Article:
Customers abandoned JC Penney in hordes, some with a feeling of anger over whatever they regarded as a betrayal; revenue and share price went into freefall; as well as the company quickly returned to their previous strategy of artificial markdowns. When offered exactly the same products having a lower pricetag, customers still preferred to cover the larger price – as long since it had a discount sticker on it.
In fact, JC Penney customers were so offended from the disastrous strategy that brand loyalty not just went down, with perceived trustworthiness falling as prices decreased; but stayed down too. The company actually issued an apology to jilted shoppers, nevertheless the customer base stayed away until prices were raised – in some cases more than they originally were. A niche commentator had this to say:
“The bargain-hunting website dealnews has since commenced tracking prices at JC Penney. Exactly what it has discovered is the fact that prices of certain items-designer furniture, in particular-have risen by 60% or maybe more at JC Penney almost overnight. 1 week, a side table was listed at $150; a few days later, the “everyday” price for the same item was up to $245.”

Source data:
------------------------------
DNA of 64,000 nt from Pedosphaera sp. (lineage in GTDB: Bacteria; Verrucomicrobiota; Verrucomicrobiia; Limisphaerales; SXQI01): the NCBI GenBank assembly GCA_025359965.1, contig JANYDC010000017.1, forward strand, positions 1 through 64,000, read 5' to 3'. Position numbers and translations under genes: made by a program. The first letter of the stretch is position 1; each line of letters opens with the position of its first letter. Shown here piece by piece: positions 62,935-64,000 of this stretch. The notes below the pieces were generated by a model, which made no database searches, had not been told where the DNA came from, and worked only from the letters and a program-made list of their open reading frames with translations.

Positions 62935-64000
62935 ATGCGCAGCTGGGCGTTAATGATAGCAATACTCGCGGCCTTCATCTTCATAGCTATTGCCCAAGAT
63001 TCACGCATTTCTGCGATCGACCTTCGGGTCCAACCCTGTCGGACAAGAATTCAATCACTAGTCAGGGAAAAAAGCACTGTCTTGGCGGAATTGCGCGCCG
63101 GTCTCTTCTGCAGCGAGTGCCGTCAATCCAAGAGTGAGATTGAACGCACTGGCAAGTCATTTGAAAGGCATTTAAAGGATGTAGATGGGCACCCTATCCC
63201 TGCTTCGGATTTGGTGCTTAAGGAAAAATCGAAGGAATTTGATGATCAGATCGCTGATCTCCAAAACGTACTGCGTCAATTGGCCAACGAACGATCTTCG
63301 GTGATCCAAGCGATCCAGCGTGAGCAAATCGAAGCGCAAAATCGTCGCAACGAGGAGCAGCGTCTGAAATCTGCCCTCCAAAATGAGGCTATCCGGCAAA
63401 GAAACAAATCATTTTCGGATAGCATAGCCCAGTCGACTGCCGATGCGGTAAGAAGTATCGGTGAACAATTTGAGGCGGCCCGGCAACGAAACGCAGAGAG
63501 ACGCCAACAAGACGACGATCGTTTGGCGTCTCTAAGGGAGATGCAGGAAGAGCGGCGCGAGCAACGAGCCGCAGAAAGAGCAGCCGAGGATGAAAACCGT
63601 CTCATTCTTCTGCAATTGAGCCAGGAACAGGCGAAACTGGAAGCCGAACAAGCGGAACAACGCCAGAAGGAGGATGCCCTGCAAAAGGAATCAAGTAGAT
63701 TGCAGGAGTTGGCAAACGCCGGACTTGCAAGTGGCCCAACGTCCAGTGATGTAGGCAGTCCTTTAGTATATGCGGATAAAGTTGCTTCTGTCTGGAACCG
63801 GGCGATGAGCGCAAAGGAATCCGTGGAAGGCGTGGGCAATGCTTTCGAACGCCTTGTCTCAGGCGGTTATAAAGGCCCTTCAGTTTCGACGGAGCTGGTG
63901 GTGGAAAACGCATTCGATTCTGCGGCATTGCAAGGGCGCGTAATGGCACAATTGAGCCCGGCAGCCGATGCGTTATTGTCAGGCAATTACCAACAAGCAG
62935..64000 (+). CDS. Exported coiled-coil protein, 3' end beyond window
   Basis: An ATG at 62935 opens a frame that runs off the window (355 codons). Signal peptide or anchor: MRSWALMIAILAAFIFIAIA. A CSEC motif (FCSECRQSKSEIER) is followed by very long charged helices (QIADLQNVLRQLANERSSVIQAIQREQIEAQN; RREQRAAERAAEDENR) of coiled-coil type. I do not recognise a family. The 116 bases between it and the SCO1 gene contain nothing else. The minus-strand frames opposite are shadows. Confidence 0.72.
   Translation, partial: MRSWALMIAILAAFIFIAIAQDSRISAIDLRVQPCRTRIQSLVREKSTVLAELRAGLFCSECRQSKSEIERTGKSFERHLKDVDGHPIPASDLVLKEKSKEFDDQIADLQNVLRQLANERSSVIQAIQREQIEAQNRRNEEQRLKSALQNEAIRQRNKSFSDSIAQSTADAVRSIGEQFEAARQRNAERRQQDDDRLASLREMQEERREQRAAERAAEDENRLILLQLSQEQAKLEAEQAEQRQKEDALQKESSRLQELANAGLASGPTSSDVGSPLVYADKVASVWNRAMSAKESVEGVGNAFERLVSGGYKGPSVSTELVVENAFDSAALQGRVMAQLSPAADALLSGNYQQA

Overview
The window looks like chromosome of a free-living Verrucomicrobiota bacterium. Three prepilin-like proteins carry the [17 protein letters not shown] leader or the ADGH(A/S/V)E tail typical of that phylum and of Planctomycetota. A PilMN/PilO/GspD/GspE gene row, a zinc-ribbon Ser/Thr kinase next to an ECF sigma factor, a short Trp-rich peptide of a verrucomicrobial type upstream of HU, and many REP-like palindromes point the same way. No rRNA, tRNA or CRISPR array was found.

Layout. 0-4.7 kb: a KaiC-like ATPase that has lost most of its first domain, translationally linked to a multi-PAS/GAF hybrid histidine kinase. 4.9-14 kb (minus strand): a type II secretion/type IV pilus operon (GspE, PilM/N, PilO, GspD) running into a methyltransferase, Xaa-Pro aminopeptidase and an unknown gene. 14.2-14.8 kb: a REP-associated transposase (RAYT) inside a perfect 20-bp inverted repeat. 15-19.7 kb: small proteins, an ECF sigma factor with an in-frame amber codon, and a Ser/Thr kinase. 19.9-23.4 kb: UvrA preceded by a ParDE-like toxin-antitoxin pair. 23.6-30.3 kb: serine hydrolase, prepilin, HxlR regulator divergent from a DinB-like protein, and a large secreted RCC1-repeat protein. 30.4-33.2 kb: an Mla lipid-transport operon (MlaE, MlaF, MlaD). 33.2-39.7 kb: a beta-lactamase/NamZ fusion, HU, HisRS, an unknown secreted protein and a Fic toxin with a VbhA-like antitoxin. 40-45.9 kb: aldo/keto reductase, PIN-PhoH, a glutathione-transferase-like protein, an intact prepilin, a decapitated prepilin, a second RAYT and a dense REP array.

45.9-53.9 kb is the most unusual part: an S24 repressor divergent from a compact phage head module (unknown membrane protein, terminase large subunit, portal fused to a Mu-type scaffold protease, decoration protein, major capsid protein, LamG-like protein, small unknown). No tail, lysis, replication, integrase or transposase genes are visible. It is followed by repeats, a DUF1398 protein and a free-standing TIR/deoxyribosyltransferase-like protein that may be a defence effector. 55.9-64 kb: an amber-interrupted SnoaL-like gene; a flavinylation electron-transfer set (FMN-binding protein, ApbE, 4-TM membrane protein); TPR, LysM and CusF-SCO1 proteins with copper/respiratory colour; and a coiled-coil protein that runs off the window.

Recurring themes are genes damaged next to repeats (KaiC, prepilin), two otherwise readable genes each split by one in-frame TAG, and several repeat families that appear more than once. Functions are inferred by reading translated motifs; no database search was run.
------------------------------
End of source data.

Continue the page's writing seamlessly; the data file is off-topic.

Discount pricing strategies are basically par for the course on the high-street – and, because the BBC uncovered, many of them are as arbitrary and misleading as JC Penney’s. And, for the most part, they create sense from the B2C perspective. The Chartered Institute of promoting claims that attention spans are limited to 8 seconds, rather than the 12 seconds they were in early 2000s.
We live in the information age: a arena of multitasking; 140 characters; ‘top 10 everything’; truncation and enumeration and fast food; where consumers want to make decisions quickly according to limited information. Discounting is an immediate recognisable signal which a wise purchasing decision will be made, (whether true or otherwise not).
* For a person associated with B2B procurement, however, discount pricing needs to be public enemy number 1.
* Unfortunately, every workplace from your local chip shop for the state of New York has at one time or some other fallen victim to the same ruses that function in the supermarket.
* Promotional pricing strategies in the office
* It’s often said disparagingly of politicians which they don’t know the price of a pint of milk, (or in the case of the mayor of brand new York, the cost of a pen and paper).
In most honesty, however, none people do. Milk, bread, along with other staples are generally far less expensive than they should be – for numerous reasons: